Fears ‘inaccurate’ tests in India could see coronavirus flooding into Australia as Mark McGowan reveals 78 of 79 passengers on infected flight had been in the Covid-ravaged country
- He said all but one passenger on flight from Kuala Lumpur was in India recently
- Malaysia Airlines flight MH125 had arrived in Perth from the city on April 24
- Mr McGowan said four hotel quarantine cases on Tuesday were from the flight
- He has called for the federal government to suspend flights out of the country
Nearly ever single passenger on a Covid-infected flight into Perth on Saturday had recently been in India, as Mark McGowan hits out at the accuracy of Covid-19 testing in the virus-ravaged nation.
The Western Australia premier confirmed four cases of the virus were found in hotel quarantine on Tuesday – all of whom flew into the city from Kuala Lumpur on April 24.
In total, 78 of the 79 passengers onboard the Malaysia Airlines flight MH125 had recently been in India, Mr McGowan confirmed.
The country is battling a deadly surge in coronavirus infections with infected patients dying on the streets outside hospitals, with 352,991 new cases on Monday alone.
Western Australian Premier Mark McGowan (pictured on Tuesday) has hit out at the accuracy of Covid-19 testing in India after it emerged all but one passenger on a flight into Perth on Saturday from Kuala Lumpur was from the virus-crippled nation
‘I have just been advised at this morning’s emergency management team meeting that 78 of the 79 passengers on this flight had been in India recently,’ he said.
‘Our expectation is the number of positive cases from this group of people will grow and potentially grow significantly.’
He said the accuracy of the Covid-19 testing methods could not be trusted.
‘We obviously have a problem with India,’ he said.
‘Some of the tests conducted in India either aren’t accurate or aren’t believable and clearly that’s causing some issues here.’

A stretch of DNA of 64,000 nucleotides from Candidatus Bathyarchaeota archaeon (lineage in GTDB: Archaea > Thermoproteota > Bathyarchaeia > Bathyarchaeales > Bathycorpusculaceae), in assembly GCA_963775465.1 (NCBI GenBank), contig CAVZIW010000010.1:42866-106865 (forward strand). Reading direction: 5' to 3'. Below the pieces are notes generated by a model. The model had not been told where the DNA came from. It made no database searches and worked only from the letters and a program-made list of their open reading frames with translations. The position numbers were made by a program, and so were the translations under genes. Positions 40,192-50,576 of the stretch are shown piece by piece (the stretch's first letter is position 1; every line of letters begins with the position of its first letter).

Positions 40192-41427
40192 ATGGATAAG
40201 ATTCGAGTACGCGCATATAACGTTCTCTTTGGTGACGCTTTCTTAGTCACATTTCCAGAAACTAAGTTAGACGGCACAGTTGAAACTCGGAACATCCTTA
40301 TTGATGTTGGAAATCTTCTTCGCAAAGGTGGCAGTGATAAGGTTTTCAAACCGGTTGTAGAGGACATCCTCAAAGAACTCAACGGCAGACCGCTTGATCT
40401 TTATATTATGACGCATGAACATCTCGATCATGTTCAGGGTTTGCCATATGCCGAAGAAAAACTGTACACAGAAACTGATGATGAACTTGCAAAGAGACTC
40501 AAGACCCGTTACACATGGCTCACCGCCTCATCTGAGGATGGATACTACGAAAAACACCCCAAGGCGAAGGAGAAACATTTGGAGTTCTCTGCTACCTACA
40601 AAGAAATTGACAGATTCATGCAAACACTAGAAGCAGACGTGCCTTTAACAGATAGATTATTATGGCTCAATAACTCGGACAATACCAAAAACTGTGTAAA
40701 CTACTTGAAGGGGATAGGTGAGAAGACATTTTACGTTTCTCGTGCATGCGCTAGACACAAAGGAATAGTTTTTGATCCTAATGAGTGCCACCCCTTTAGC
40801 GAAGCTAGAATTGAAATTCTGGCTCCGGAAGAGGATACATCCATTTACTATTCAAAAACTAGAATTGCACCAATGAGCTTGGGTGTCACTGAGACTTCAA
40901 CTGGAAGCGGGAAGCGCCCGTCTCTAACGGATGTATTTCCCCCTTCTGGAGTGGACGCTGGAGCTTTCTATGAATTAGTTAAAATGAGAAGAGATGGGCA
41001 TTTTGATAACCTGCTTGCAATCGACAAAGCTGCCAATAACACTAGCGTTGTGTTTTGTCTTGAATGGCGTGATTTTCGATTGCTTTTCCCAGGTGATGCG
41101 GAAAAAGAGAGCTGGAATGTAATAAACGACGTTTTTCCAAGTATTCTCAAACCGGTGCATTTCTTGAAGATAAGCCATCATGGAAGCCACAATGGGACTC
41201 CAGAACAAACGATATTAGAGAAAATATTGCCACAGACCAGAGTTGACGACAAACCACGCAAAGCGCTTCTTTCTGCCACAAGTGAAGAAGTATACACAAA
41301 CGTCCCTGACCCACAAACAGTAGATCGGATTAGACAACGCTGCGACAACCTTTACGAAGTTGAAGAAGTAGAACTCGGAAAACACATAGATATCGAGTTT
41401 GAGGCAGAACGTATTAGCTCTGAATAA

The WA premier said while he sympathised with the situation in India, his priority had to be the Western Australian community.
‘It’s obviously a diabolical situation that is going on in India at the moment, but it does put extreme pressure on our systems here in Western Australia and indeed in other states,’ he said.
‘I’m advised that other states are going through exactly the same experience.’
Mr McGowan has meanwhile urged the Federal Government to suspend flights out of India, describing the South Asian nation as the ‘epicentre of death and destruction’.
Four cases of Covid-19 were found in hotel quarantine on Tuesday. All of the confirmed cases had flown into Perth on flight MH125 from Kuala Lumpur on Saturday (pictured is a file of a Malaysia Airlines plane)
Pedestrians walk through a pedestrian overpass from Perth train station on Tuesday after lockdown restrictions were eased in the city and the neighbouring Peel region
Morning commuters are seen on a platform at the Perth train station wearing face masks on Tuesday. Perth residents must still wear a face covering in outdoor and indoor public settings as part of the eased restrictions
‘There needs to be a suspension,’ Mr McGowan told reporters.
‘It’s a big risk to our hotel quarantine system and you can see the consequences.’
Interim restrictions remain in place in WA until 12.01am on Saturday, including the mandatory wearing of face masks and limits on gatherings.
Two locally acquired infections were found from more than 29,000 tests after the virus leaked out of Perth’s Mercure quarantine hotel.
WA’s health department was aware of ventilation issues at the Mercure but had believed the risk could be mitigated.
The outbreak has renewed hotel quarantine concerns and prompted calls for the federal government to invest in purpose-built facilities.
Relatives and municipal workers prepare to bury the body of a person who died of Covid-19 in Gauhati, north-eastern India, on Sunday
In this aerial picture taken on April 26, burning pyres of victims who lost their lives due to the Covid-19 coronavirus are seen at a cremation ground in New Delhi
Mr McGowan also reiterated his desire for the Commonwealth to open air bases and Christmas Island to accommodate returned travellers.
He earlier accused the federal government of wanting the states to ‘do all the work’ in managing returned travellers.
‘If they are not prepared to do it, we will just have to drop the number of returning people into Australia,’ he said on Monday.